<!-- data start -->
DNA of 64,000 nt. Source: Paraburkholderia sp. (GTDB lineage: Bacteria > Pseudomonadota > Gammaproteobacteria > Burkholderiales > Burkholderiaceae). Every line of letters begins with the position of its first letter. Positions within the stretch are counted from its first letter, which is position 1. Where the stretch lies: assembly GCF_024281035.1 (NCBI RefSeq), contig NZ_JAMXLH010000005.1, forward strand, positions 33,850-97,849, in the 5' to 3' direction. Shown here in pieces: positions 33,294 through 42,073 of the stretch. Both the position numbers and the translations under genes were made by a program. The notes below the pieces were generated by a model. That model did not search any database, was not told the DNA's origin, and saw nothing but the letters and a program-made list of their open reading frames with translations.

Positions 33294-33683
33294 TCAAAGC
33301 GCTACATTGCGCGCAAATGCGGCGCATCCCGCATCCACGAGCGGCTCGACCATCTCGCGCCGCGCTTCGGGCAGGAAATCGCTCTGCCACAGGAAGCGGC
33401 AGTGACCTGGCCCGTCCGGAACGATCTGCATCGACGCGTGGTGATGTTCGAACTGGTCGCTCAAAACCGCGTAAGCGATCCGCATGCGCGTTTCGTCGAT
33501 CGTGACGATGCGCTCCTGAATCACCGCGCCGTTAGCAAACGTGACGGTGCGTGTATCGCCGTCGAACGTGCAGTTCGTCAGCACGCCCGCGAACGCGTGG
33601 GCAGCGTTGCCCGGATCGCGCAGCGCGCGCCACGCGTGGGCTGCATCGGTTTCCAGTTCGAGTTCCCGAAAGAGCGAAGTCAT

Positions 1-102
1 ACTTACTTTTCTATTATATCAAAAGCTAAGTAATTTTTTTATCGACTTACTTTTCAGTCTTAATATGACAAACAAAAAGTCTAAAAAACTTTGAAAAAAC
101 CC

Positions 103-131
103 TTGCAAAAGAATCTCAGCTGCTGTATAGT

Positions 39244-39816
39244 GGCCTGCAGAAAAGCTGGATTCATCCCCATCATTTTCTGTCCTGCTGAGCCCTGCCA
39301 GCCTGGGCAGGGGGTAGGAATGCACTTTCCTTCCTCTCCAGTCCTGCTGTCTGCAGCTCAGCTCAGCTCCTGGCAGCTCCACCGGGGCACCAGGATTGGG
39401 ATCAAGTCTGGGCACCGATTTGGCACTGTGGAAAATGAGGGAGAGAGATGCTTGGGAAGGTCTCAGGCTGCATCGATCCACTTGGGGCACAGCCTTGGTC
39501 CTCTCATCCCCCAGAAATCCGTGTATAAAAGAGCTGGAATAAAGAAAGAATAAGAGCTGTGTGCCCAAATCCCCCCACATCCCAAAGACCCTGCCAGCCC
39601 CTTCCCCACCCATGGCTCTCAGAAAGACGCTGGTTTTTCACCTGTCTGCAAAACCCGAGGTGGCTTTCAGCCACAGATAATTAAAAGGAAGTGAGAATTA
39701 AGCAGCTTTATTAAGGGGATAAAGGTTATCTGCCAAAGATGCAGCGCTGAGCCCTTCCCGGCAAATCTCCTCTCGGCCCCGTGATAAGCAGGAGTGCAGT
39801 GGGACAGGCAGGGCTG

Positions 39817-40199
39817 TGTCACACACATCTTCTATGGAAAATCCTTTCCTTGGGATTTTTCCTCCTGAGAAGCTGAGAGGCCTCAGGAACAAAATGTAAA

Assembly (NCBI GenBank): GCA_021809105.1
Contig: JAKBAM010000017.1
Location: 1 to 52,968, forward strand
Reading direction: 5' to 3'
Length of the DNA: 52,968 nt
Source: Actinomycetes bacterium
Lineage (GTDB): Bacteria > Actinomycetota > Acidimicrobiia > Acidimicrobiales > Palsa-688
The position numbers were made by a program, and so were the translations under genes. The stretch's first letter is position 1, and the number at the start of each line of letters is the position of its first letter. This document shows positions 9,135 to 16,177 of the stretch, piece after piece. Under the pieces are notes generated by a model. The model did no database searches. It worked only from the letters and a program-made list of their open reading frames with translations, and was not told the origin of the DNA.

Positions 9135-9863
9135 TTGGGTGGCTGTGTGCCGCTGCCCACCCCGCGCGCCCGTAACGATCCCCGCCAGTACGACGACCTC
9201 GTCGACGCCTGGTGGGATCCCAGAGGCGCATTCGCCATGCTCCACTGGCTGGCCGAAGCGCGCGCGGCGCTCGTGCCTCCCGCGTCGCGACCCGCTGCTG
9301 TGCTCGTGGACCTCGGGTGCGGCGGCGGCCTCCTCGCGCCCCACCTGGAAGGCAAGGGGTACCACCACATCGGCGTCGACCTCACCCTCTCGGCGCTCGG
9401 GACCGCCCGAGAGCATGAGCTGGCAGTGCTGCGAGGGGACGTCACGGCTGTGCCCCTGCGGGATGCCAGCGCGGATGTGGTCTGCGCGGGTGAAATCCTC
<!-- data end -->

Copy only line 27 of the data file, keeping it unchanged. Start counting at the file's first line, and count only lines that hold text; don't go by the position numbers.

Length of the DNA: 52,968 nt